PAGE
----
• @n.m. and Olivier, I added an `O(n^2 (log n + m))` answer. What do you think? – גלעד ברקן Mar 22 '18 at 0:00

(Edit of my earlier answer that considered rotating the plane.)

Here's sketch of the `O(n^2)` algorithm, which combines Gassa's idea with Evgeny Kluev's reference to dual line arrangements as sorted angular sequences.

We start out with a doubly connected edge list or similar structure, allowing us to split an edge in `O(1)` time, and a method to traverse the faces we create as we populate a 2-dimensional plane. For simplicity, let's use just three of the twelve corners on the rectangles below:

``````9|     (5,9)___(7,9)
8|         |   |
7|    (4,6)|   |
6|    ___C |   |
5|   |   | |   |
4|   |___| |   |
3|  ___    |___|(7,3)
2| |   |  B (5,3)
1|A|___|(1,1)
|_ _ _ _ _ _ _ _
1 2 3 4 5 6 7
``````

We insert the three points (corners) in the dual plane according to the following transformation:

``````point p => line p* as a*p_x - p_y
line l as ax + b => point l* as (a, -b)
``````

Let's enter the points in order `A, B, C`. We first enter `A => y = x - 1`. Since there is only one edge so far, we insert `B => y = 5x - 3`, which creates the vertex, `(1/2, -1/2)` and splits our edge. (One elegant aspect of this solution is that each vertex (point) in the dual plane is actually the dual point of the line passing through the rectangles' corners. Observe `1 = 1/2*1 + 1/2` and `3 = 1/2*5 + 1/2`, points `(1,1)` and `(5,3)`.)

Entering the last point, `C => y = 4x - 6`, we now look for the leftmost face (could be an incomplete face) where it will intersect. This search is `O(n)` time since we have to try each face. We find and create the vertex `(-3, -18)`, splitting the lower edge of `5x - 3` and traverse up the edges to split the right half of `x - 1` at vertex `(5/3, 2/3)`. Each insertion has `O(n)` time since we must first find the leftmost face, then traverse each face to split edges and mark the vertices (intersection points for the line).

In the dual plane we now have: After constructing the line arrangement, we begin our iteration on our three example points (rectangle corners). Part of the magic in reconstructing a sorted angular sequence in relation to one point is partitioning the angles (each corresponding with an ordered line intersection in the dual plane) into those corresponding with a point on the right (with a greater x-coordinate) and those on the left and concatenating the two sequences to get an ordered sequence from -90 deg to -270 degrees. (The points on the right transform to lines with positive slopes in relation to the fixed point; the ones on left, with negative slopes. Rotate your sevice/screen clockwise until the line for `(C*) 4x - 6` becomes horizontal and you'll see that `B*` now has a positive slope and `A*` negative.)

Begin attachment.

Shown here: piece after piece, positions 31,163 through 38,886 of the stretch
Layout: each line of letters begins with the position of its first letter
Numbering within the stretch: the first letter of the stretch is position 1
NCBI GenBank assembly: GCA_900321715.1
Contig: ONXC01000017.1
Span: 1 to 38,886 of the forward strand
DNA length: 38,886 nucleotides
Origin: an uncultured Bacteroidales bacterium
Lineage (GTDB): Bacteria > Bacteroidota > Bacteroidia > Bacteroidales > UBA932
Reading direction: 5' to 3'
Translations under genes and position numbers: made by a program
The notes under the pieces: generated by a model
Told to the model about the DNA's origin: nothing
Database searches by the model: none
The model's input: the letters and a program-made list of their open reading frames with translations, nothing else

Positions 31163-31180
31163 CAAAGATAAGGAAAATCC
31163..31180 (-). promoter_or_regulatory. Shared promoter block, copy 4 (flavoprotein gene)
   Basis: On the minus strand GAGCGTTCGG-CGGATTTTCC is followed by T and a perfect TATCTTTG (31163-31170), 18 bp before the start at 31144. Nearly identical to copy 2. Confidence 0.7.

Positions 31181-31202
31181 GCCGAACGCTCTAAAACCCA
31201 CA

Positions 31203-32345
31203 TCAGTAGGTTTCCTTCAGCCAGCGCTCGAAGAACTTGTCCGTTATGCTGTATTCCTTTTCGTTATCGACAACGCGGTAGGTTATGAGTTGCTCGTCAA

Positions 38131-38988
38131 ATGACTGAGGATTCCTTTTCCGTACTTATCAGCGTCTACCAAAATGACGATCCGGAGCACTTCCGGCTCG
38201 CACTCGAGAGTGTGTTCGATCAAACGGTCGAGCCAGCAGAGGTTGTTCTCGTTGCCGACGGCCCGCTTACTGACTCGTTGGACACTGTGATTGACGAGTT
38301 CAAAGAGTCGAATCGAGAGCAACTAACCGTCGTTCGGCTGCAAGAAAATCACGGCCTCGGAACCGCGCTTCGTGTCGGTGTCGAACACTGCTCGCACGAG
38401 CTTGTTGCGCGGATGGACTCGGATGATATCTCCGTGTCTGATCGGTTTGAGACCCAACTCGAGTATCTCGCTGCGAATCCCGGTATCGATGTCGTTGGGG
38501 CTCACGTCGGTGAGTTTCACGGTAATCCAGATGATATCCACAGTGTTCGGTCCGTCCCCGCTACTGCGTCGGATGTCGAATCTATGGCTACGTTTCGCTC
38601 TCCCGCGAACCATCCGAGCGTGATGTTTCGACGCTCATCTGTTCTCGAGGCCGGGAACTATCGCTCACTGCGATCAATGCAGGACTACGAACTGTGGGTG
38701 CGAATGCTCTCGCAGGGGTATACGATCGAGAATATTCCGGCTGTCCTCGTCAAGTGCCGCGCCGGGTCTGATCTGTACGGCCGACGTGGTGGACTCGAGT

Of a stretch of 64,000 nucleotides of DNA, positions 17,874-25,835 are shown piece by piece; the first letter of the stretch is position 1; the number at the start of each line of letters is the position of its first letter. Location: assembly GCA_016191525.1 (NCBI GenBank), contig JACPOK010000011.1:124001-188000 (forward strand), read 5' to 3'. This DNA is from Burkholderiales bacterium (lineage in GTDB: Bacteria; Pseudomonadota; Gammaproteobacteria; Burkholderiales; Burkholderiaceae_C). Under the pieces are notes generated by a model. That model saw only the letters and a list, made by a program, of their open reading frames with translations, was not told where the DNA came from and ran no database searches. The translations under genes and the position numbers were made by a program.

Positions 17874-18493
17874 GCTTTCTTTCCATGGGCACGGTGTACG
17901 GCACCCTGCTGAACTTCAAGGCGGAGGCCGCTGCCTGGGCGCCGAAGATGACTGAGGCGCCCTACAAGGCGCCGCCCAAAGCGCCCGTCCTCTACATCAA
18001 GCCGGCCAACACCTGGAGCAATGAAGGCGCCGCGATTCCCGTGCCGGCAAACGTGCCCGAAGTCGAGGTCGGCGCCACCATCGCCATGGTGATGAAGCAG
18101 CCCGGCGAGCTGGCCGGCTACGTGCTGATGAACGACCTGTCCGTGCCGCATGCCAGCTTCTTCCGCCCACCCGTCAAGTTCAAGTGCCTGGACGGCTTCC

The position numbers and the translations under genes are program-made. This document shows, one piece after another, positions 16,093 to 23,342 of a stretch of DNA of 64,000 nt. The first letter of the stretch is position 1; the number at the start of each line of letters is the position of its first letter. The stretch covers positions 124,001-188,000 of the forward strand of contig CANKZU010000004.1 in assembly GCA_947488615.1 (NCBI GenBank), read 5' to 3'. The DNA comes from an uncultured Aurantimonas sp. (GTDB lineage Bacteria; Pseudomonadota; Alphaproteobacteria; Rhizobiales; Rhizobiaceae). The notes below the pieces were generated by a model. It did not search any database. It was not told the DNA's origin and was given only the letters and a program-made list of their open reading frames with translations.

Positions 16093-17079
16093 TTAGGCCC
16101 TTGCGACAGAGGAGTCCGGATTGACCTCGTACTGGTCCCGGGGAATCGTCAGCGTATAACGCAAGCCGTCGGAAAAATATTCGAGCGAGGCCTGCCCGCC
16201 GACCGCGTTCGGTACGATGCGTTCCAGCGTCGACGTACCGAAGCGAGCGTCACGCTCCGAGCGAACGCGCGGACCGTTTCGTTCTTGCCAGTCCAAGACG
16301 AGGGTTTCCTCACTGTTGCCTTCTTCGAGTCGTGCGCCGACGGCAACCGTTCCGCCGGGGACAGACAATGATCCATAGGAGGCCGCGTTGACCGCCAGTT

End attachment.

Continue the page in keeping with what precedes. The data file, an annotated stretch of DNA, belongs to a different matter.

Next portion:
Why does it work? If a point `p` in the original plane is transformed into a line `p*` in the dual plane, then traversing that dual line from left to right corresponds with rotating a line around `p` in the original plane that also passes through `p`. The dual line marks all the slopes of this rotating line by the x-coordinate from negative infinity (vertical) to zero (horizontal) to infinity (vertical again).

(Let's summarize the rectangle-count-logic, updating the count_array for the current rectangle while iterating through the angular sequence: if it's 1, increment the current intersection count; if it's 4 and the line is not directly on a corner, set it to 0 and decrement the current intersection count.)

``````Pick A, lookup A*
=> x - 1.

Obtain the concatenated sequence by traversing the edges in O(n)
=> [(B*) 5x - 3, (C*) 4x - 6] ++ [No points left of A]

Initialise an empty counter array, count_array of length n-1

Initialise a pointer, ptr, to track rectangle corners passed in
the opposite direction of the current vector.

Iterate:
vertex (1/2, -1/2)
=> line y = 1/2x + 1/2 (AB)

perform rectangle-count-logic

if the slope is positive (1/2 is positive):
while the point at ptr is higher than the line:
perform rectangle-count-logic

else if the slope is negative:
while the point at ptr is lower than the line:
perform rectangle-count-logic

=> ptr passes through the rest of the points up to the corner
across from C, so intersection count is unchanged

vertex (5/3, 2/3)
=> line y = 5/3x - 2/3 (AC)
``````

We can see that `(5,9)` is above the line through `AC (y = 5/3x - 2/3)`, which means at this point we would have counted the intersection with the rightmost rectangle and not yet reset the count for it, totaling 3 rectangles for this line.

We can also see in the graph of the dual plane, the other angular sequences:

``````for point B => B* => 5x - 3: [No points right of B] ++ [(C*) 4x - 6, (A*) x - 1]

for point C => C* => 4x - 6: [(B*) 5x - 3] ++ [(A*) x - 1]
(note that we start at -90 deg up to -270 deg)
``````
• IMO there is no guarantee we will find all the intersection this way. We can try 360 different angles, or we can try every 1/10 angle, or every 1/100 etc. So the algorithm will give a result with a predefined precision, but the answer will never be the exact maximum... – Andriy Berestovskyy Mar 18 '18 at 6:33
• I think one needs to check angles between projection direction and each line connecting pairs of points that lie next to each other on the projection, and rotate by the smallest such angle. – n. 'pronouns' m. Mar 18 '18 at 7:09
• @n.m. could you please explain? I'm not sure what you mean by "projection direction" and pairs that lie "next to each other." Perhaps you could post an answer? – גלעד ברקן Mar 18 '18 at 11:01
• Since you rotate and always project on `x`, the projection direction will be `y` (after rotation). Next to each other means there's no other point between them. – n. 'pronouns' m. Mar 18 '18 at 11:49